“In any given moment, we have two options: to step forward into growth or step back into safety.” Abraham Maslow


Lots of people talk about the need to go beyond your comfort zone in order to get the good stuff. I talk about it too, a lot! After all, no risk no reward!

What we don\’t talk too much about is the pain, feelings of inadequacy, shame, and self – doubt that often accompany taking these steps! I don’t mean to scare you off, but the reality is everyone feels these things; it’s normal, expected and necessary if you want to get to the next level in anything!

This weekend, at an agility trial with my dog, I was reminded of the time and effort it takes to leave that comfort zone. Also that one day you realize, usually when you don\’t expect it, \”Hey I\’m doing it! How did that happen?\”

My new journey began with the adoption of a rescue dog, now called Squirt. In the dog world we have a saying “you get the dog you need”. That was SO true in my case. I had been dissatisfied with my job and just felt stuck in general, waiting for something to change. Things changed with a “bang” when I brought this dog into my life.

You see, my new dog had challenges too. He had separation anxiety! He could not be left alone without doing damage to himself. This problem initiated a series of decisions and changes that resulted in an amazing new life for me and him.

As part of a plan to help my dog overcome these issues, we became involved in the sport of canine agility. I heard it really helped to improve a dog’s confidence and build a strong bond with your dog. We definitely needed these.

I knew nothing about the sport; I thought the dogs ran around and jumped over stuff. Not exactly. Little did I know the wild ride we would be taking! By the time I figured out that this game played to all of my weaknesses- directionally challenged, uncoordinated and many more-  and maybe two of my strengths- I’m a good dog trainer, persistence- Squirt and I were hooked!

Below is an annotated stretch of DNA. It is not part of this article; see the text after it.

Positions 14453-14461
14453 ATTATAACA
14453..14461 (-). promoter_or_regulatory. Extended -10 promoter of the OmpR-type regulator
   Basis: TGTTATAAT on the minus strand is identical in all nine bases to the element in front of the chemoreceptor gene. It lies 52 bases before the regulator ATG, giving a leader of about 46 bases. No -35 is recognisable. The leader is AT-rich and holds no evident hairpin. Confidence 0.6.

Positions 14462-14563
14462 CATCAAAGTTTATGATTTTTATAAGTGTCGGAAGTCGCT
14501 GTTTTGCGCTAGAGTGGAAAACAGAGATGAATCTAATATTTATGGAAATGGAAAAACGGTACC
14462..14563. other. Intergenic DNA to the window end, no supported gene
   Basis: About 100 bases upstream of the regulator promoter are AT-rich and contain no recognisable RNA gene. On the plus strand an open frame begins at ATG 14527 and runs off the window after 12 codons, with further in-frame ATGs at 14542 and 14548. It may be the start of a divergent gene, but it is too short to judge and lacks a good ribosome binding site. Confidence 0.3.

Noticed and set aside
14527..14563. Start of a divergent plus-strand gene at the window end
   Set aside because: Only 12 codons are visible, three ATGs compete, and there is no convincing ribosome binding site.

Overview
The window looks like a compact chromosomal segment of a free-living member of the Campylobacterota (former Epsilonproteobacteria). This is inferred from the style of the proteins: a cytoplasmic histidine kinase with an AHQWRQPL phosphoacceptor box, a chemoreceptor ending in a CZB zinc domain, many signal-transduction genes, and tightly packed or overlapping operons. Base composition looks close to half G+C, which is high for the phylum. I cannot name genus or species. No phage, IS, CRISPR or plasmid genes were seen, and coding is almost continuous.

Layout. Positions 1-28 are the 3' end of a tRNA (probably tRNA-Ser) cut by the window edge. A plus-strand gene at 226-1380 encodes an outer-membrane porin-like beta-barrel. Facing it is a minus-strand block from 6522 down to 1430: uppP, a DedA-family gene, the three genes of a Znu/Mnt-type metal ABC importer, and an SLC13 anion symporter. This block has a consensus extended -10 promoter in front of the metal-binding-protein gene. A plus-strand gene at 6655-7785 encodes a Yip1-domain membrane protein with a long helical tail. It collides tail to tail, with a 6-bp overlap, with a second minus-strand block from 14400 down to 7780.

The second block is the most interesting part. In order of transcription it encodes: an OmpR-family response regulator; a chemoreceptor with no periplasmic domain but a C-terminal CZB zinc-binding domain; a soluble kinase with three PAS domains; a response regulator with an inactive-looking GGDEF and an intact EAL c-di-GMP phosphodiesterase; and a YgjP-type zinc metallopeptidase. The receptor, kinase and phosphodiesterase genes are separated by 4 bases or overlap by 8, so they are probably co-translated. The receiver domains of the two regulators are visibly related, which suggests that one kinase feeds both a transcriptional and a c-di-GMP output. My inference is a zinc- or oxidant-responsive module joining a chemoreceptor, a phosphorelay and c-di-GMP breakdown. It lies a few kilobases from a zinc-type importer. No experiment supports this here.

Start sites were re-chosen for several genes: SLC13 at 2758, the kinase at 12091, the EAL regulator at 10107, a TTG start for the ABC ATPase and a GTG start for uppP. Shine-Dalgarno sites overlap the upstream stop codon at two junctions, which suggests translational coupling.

As we progressed through the classes, they became excruciatingly difficult for me. I needed more of what I didn’t have naturally. However, I finally got to a point where I was comfortable, not experiencing any butterflies when it was my turn to perform the handling sequences. As a result, I remained at that level for quite some time, afraid to step beyond my new comfort zone, unwilling to feel those butterflies again.

The trouble was, I was not attaining my goals of mastering a certain level of performance and perhaps even competing. My dog and I weren’t getting any younger.

I recalled a book I really like and often share with clients, “Talent is Overrated- What Really Separates World-Class Performers From Everyone Else” by Geoff Colvin. In the book he discusses the concept of deliberate practice.

Attributes of deliberate practice include:

1) Requires a teacher who designs a specific plan to improve performance. The teacher can see you in ways you can’t see yourself.

2) Feedback on your practice.

3) Repetition – lots of it.

4) Must be highly demanding mentally – a stretch beyond where you currently are.

5) It isn’t much fun!

Long story short, I began taking private lessons that met all of the requirements of deliberate practice and pushed myself to follow her recommendation to move up to the competition handling class. I followed my butterflies and ended up in the trial ring with my dog last weekend, connected, calm and running agility! Whether your goal is large or modest, follow those butterflies and you will get there.



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